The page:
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When i use RemoteServer.getClientHost(),i get 127.0.0.1 on red hat,but on windows,i get my local ip 192.168.1.15,does linux needs the different method? With the same code:

  String chost = getClientHost();// 客户端主机
            if (logger.isDebugEnabled()) {
                StringBuffer strb = new StringBuffer();
                strb.append("客户端主机:").append(chost).append(",用户名:").append(username);
                logger.debug(strb.toString());
            }
            boolean login = rmiImpl.serverLogin(chost, username, password);
            System.out.println(chost+"........"+username+"......."+password);
            if (!login) {
                logger.debug("登录失败...");
                throw new LoginException();
            }

console appears:127.0.0.1........TestWebServer.......123456

my english is not very well!

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Probably you're testing on localhost, which IP is 127.0.0.1. Explanatory image –  Luiggi Mendoza Jul 12 '13 at 2:58
    
But why i get different ip in different OS by the same code –  user1699379 Jul 12 '13 at 3:05
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3 Answers

But why i get different ip in different OS by the same code

The short answer is that it is a configuration problem / issue.


The IP address you get from that call depends on three things:

  • how the client requested the connection to your server,
  • how the request was mapped to an IP address, and
  • whether the request can to your server directly, or via a proxy / reverse proxy.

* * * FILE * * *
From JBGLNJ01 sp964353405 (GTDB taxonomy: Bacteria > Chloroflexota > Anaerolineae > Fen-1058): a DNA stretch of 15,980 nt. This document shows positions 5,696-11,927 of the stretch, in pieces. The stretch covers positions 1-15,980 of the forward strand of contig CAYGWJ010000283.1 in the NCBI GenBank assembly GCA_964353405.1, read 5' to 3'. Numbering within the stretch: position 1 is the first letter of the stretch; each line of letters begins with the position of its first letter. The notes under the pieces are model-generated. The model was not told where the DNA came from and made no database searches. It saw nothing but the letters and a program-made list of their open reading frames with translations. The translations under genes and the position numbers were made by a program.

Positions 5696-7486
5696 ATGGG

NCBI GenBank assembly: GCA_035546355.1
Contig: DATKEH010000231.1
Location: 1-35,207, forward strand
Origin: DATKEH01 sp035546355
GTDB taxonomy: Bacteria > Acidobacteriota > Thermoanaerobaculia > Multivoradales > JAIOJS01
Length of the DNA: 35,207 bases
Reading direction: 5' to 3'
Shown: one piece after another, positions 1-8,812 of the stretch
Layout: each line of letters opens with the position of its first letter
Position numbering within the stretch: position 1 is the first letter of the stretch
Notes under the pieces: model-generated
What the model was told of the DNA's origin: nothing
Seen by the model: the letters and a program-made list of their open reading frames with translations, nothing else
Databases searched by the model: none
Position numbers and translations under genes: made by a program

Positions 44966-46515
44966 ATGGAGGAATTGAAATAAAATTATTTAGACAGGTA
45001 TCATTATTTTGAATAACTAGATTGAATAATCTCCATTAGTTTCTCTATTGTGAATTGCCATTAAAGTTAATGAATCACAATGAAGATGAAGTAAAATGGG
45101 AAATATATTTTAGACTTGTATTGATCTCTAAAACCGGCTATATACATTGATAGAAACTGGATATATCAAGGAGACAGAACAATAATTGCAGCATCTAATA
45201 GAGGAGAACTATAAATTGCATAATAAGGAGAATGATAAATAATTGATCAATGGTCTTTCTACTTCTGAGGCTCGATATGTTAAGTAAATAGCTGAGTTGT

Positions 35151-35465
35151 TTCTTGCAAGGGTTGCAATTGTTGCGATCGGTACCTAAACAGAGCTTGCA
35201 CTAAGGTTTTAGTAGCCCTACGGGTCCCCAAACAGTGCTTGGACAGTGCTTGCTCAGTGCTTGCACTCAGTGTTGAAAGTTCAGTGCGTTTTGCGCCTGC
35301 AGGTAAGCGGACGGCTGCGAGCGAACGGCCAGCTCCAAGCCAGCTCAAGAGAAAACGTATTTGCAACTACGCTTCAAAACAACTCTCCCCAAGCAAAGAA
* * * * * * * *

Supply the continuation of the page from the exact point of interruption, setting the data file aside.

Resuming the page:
Without more information we can't be sure but it could be this:

  • The Linux machine has been configured to map "localhost" to the IP address 127.0.0.1 which is an address for the "loopback" network interface. (That's not a physical network interface ...)

  • The Windows machine has been configured to map "localhost" to the host's "real" IP address.

Mapping "localhost" to the 127.0.0.1 IP address is normal practice for Linux / UNIX machines, going back (at least) to the 4.x bsd UNIX days. I'm not sure what constitutes normal practice on Windows, but apparently "localhost" is not configured at all on some versions of Windows (out of the box). And it is plausible that someone has configured it ... in an inadvisable way.

(I haven't talked about the issue with proxies. But if that's what the problem is, there's little chance you can do anything about it.)

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I am assuming you are running both OS on the same machine.

Could be so that the unix system lists the loopback interface first and therefore that address is returned, when windows however lists the ethernet interface first and returns the ethernet adress.

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To expand a little on @StephenC's answer:

  1. getClientHost() returns the remote socket address of the incoming socket.
  2. That value depends on what IP address the client automatically bound its outgoing socket to when connecting to the server.
  3. That in turn depends on the IP route from the client to the server.
  4. That in turn depends on what the client is trying to connect to.
  5. The client will bind itself to whichever of its outgoing IP addresses has the cheapest route to the target.
  6. And that in turn depends on whether the client saw the server's address as 127.0.0.1 or as an external IP address.
  7. Which in turn depends on the DNS or etc/hosts file at the client.

You can ignore the effect of RMI proxies unless you've bought one from me ;-) or unless you're using the ghastly HTTP tunneling option.

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In point 2, the "client" is really the last hop in the proxy / reverse proxy chain. And even then, there is the possibility of that IP address being "messed with" in the network layers (e.g. NAT). You simply cannot guarantee to see the IP address of (say) the user's browser. –  Stephen C Jul 13 '13 at 0:29
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